Virginia Gov.-elect James Gilmore says that he will be "the primary steward of the Chesapeake Bay" in Virginia, and that by the time he leaves office, the state will have reversed its "progressive loss" of wetlands.
Gilmore, a Republican who triumphed in the state's Nov. 4 election, will become the newest member of the Chesapeake Executive Council, the policy-making body that guides the Bay restoration effort. Though the environment was not a major theme in the election, both Gilmore and his Democratic opponent, Donald Beyer, appeared before the Virginia Environmental Assembly in October to discuss environmental policy.
As governor, Gilmore told the audience that his top environmental objectives were "an unwavering commitment to restoring the Chesapeake Bay, a comprehensive set of plans for pollution prevention, and a partnership with local governments to control the harmful effects of urban sprawl."
Gilmore said he would take responsibility for implementing Virginia's tributary strategy for reducing nutrient pollution in the Potomac River, which was completed this year, and that he agreed the state should help finance implementing the strategy.
Gilmore said local governments should be given the authority to exempt wetlands and stream buffers from property taxes. He said he would also promote the use of conservation easements by local governments as part of an effort to contain urban sprawl.
Saying Virginia needs a voluntary goal of "zero discharge into the environment," Gilmore said he planned to expand staffing in the Department of Environmental Quality's pollution prevention office from three to "at least" 10.
He promised that when he left office, "Virginia will have more net acres of wetlands ... than it does today," though he did not outline a specific program to accomplish that.
Gilmore said he would "work to control air pollution in the Chesapeake Bay airshed." But when asked whether he supported the EPA's new standards for ozone and particulates, which would force additional reductions in nitrogen oxide emissions, he did not take a position, saying only that he would "hold the EPA" to its commitment "to a flexible common sense and cost-effective implementation plan."
He said he would not support mandatory regulations on farmers to control nutrient runoff "unless we find that the voluntary procedures are not working." But he said he supported a study to determine whether intensive, large-scale animal operations should be held to a different standard than small family farms.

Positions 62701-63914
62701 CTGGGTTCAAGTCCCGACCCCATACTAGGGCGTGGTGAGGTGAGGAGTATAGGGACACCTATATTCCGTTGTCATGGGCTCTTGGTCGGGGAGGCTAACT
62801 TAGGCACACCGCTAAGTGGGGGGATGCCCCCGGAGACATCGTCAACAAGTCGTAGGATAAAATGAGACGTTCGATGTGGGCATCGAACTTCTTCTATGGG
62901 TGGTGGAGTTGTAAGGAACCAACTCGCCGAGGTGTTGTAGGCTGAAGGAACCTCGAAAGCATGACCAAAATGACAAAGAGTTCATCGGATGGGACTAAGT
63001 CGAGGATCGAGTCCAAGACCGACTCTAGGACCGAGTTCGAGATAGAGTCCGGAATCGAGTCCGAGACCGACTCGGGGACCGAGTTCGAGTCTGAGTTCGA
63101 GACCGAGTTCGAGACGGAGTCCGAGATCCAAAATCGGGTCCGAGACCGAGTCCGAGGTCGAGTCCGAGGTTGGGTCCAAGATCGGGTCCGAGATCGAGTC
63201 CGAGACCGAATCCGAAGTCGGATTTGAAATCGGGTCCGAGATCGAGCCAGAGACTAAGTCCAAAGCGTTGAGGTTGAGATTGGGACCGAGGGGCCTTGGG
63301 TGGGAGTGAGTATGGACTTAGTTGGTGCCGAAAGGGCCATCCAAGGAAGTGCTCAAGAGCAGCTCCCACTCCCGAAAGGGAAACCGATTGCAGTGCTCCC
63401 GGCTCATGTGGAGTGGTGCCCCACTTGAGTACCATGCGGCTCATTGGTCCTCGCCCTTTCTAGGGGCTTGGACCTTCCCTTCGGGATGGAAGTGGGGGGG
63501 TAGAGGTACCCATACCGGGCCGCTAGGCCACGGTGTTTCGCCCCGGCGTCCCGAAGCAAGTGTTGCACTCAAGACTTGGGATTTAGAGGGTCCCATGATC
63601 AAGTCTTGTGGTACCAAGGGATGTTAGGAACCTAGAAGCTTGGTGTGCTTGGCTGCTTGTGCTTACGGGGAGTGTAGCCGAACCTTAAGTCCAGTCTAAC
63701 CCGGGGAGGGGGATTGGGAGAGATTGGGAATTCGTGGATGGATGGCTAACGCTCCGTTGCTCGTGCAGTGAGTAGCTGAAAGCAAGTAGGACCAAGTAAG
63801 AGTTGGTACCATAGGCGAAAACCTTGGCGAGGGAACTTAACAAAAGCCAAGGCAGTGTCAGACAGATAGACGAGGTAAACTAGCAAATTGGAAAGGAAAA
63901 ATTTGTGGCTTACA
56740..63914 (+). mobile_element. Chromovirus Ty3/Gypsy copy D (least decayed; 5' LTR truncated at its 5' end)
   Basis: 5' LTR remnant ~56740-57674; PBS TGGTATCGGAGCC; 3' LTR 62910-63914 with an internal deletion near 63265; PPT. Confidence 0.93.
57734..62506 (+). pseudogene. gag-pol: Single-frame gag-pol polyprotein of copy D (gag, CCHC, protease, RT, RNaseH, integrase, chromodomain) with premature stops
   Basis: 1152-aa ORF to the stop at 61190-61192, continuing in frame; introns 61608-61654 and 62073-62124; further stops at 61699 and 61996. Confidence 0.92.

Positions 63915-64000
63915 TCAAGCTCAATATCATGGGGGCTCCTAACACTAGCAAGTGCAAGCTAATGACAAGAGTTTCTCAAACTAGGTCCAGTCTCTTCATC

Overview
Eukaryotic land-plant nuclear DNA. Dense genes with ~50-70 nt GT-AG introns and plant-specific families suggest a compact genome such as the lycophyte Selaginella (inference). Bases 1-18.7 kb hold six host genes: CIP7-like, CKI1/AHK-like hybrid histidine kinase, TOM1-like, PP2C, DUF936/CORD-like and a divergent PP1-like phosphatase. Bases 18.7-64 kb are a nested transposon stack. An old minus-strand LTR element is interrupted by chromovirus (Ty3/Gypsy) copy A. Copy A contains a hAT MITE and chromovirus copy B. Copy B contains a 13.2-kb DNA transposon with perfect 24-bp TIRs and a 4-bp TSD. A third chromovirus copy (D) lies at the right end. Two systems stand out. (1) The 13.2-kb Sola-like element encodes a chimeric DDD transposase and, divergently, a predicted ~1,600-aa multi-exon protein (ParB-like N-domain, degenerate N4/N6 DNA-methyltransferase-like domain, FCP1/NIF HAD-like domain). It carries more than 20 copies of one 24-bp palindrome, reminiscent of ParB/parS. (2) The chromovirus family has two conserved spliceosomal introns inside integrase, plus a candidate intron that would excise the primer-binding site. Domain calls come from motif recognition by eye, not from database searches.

Gilmore also said the state DEQ "needs a period of stability." Since its creation in 1993, the agency has gone through a series of reorganizations which critics say have hurt its effectiveness, cut employee morale and caused the departure of many senior officials.
Gilmore declined to say who he would name to top environmental positions.
During the summer, as polls showed Gilmore and Beyer in a dead heat, Gilmore pledged that he would replace Natural Resources Secretary Becky Norton Dunlop, who had been a lightning rod for criticism by environmentalists who charged she was weakening environmental programs in the state.
The move was seen as an attempt to distance himself from the environmental policies of Gov. George Allen. But after the statement was criticized by conservatives within the party, among whom Dunlop is particularly popular, Gilmore quickly said that he had no serious policy differences with the Allen administration.
As attorney general, several of Gilmore's actions were criticized by environmentalists, including his losing argument in federal court that sought to restrict the ability of citizens to sue over certain environmental issues. Critics also charged that he only filed suit against Smithfield Foods, charged with seriously polluting a Bay tributary, after it became clear that the EPA was going to take action.
But Gilmore noted that as attorney general, he helped to secure large fines from several major polluters, including the 1993 Colonial Pipeline spill into a Potomac River tributary, the Avtek Superfund site in Front Royal and a coal slurry spill in the southwest corner of the state. Penalties in each of those cases exceeded $1 million.